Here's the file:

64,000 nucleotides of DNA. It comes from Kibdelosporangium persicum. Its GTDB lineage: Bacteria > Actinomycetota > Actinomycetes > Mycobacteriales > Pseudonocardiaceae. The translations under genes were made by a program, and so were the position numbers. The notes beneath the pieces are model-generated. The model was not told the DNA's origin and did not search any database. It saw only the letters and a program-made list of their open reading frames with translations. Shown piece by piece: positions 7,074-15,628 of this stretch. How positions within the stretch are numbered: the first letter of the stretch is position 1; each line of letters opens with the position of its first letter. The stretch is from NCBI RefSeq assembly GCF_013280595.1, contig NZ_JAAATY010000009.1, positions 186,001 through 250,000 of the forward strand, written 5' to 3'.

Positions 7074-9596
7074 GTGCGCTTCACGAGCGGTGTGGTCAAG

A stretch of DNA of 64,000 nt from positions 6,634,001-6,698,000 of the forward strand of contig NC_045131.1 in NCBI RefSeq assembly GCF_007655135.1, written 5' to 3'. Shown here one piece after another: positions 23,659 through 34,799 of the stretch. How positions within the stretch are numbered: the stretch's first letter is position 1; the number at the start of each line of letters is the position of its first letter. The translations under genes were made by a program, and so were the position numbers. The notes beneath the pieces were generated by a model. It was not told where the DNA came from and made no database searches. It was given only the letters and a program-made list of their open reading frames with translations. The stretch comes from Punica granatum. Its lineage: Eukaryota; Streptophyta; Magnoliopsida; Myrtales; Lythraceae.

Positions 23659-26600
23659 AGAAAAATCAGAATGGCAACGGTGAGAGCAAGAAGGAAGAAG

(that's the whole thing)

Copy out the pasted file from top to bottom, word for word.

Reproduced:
64,000 nucleotides of DNA. It comes from Kibdelosporangium persicum. Its GTDB lineage: Bacteria > Actinomycetota > Actinomycetes > Mycobacteriales > Pseudonocardiaceae. The translations under genes were made by a program, and so were the position numbers. The notes beneath the pieces are model-generated. The model was not told the DNA's origin and did not search any database. It saw only the letters and a program-made list of their open reading frames with translations. Shown piece by piece: positions 7,074-15,628 of this stretch. How positions within the stretch are numbered: the first letter of the stretch is position 1; each line of letters opens with the position of its first letter. The stretch is from NCBI RefSeq assembly GCF_013280595.1, contig NZ_JAAATY010000009.1, positions 186,001 through 250,000 of the forward strand, written 5' to 3'.

Positions 7074-9596
7074 GTGCGCTTCACGAGCGGTGTGGTCAAG

A stretch of DNA of 64,000 nt from positions 6,634,001-6,698,000 of the forward strand of contig NC_045131.1 in NCBI RefSeq assembly GCF_007655135.1, written 5' to 3'. Shown here one piece after another: positions 23,659 through 34,799 of the stretch. How positions within the stretch are numbered: the stretch's first letter is position 1; the number at the start of each line of letters is the position of its first letter. The translations under genes were made by a program, and so were the position numbers. The notes beneath the pieces were generated by a model. It was not told where the DNA came from and made no database searches. It was given only the letters and a program-made list of their open reading frames with translations. The stretch comes from Punica granatum. Its lineage: Eukaryota; Streptophyta; Magnoliopsida; Myrtales; Lythraceae.

Positions 23659-26600
23659 AGAAAAATCAGAATGGCAACGGTGAGAGCAAGAAGGAAGAAG